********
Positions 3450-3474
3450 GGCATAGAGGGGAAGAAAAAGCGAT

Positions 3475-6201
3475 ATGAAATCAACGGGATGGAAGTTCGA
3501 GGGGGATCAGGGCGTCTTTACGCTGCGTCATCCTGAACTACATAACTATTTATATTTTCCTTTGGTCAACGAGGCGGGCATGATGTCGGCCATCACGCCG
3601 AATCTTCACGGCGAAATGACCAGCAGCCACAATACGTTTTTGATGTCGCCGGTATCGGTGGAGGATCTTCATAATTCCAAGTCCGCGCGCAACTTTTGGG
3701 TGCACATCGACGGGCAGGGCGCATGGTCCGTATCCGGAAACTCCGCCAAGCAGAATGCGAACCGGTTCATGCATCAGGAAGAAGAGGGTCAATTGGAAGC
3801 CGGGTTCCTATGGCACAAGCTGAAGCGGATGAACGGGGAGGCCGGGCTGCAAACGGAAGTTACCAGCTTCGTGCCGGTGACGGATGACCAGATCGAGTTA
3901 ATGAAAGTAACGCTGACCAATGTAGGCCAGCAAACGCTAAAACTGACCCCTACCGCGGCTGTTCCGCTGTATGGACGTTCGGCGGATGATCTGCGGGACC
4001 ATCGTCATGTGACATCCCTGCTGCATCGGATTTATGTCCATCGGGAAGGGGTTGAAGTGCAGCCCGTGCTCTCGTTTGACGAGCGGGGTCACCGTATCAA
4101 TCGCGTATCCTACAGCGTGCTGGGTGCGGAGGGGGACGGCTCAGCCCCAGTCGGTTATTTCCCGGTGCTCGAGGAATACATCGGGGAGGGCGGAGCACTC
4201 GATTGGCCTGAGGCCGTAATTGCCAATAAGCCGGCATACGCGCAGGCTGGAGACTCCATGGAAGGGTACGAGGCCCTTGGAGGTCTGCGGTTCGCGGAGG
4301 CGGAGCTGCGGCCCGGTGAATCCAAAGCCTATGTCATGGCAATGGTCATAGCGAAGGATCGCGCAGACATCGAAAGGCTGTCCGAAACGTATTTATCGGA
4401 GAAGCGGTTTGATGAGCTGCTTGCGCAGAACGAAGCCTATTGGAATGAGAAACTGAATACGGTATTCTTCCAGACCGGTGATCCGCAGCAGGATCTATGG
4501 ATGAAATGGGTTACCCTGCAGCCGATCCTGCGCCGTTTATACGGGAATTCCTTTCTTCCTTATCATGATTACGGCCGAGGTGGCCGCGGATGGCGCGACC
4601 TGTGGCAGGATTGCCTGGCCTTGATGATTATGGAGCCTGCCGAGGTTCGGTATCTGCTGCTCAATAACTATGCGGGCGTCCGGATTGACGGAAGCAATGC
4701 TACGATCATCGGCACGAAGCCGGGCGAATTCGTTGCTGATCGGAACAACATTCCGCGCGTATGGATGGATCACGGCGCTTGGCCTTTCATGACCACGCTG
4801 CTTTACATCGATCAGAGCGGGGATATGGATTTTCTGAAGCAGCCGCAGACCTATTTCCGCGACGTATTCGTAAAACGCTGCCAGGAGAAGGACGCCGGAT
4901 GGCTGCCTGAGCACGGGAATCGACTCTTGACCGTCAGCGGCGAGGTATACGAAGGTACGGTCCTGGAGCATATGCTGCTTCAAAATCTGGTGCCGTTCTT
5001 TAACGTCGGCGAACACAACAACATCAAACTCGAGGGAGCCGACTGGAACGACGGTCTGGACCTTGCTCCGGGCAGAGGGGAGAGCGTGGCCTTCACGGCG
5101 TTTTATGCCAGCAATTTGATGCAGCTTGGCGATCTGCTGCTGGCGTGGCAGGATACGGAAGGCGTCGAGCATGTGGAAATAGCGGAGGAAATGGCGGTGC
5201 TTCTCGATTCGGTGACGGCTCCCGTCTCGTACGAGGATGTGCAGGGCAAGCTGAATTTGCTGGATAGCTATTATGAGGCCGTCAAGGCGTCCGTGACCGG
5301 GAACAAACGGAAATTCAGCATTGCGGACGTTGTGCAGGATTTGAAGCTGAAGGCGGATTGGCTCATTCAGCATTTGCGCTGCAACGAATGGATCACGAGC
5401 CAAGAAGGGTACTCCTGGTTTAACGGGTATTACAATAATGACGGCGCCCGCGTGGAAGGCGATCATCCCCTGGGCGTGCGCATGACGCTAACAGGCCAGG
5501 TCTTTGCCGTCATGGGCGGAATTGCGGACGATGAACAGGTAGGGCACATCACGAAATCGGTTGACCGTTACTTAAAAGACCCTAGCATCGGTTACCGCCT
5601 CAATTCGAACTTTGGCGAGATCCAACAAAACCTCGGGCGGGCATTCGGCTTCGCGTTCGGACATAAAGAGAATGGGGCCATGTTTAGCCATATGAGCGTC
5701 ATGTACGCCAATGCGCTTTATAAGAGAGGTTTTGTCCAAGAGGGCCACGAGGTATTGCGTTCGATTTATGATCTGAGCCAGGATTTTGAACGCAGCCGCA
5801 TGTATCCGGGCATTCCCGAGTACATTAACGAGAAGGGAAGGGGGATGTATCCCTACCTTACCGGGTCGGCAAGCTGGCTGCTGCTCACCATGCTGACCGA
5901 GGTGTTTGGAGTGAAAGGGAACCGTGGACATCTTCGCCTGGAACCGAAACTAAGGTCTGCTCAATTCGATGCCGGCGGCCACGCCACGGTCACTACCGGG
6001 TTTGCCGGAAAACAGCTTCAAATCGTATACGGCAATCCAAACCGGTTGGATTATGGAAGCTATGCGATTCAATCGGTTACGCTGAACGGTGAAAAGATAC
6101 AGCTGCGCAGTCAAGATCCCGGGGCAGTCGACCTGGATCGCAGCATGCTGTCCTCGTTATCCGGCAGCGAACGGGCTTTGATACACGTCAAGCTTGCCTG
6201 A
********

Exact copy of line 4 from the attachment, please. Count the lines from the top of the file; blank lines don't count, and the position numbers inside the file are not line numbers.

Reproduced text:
3475 ATGAAATCAACGGGATGGAAGTTCGA